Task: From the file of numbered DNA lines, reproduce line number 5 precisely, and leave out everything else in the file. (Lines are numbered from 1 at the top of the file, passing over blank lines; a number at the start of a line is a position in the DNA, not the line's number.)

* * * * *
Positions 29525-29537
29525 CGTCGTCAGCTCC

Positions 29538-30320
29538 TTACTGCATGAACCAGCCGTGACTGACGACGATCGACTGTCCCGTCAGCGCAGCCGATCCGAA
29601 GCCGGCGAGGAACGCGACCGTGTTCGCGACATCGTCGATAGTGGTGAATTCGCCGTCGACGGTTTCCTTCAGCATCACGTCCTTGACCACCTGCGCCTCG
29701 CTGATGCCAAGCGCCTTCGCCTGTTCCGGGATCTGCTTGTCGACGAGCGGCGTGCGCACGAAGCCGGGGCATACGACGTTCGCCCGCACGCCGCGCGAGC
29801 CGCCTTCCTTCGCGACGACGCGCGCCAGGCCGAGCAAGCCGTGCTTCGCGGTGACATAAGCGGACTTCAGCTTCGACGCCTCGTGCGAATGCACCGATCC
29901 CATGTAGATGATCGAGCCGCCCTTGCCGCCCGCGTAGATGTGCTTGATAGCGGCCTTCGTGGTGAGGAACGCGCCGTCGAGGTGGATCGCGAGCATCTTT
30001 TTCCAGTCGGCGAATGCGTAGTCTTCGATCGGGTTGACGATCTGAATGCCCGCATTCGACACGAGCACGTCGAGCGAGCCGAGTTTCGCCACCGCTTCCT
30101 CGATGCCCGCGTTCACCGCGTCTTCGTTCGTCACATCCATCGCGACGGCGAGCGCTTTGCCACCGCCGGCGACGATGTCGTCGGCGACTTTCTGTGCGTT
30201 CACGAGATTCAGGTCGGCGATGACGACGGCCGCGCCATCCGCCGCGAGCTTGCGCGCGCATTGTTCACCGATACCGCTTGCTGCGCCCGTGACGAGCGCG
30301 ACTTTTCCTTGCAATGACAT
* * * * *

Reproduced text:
29601 GCCGGCGAGGAACGCGACCGTGTTCGCGACATCGTCGATAGTGGTGAATTCGCCGTCGACGGTTTCCTTCAGCATCACGTCCTTGACCACCTGCGCCTCG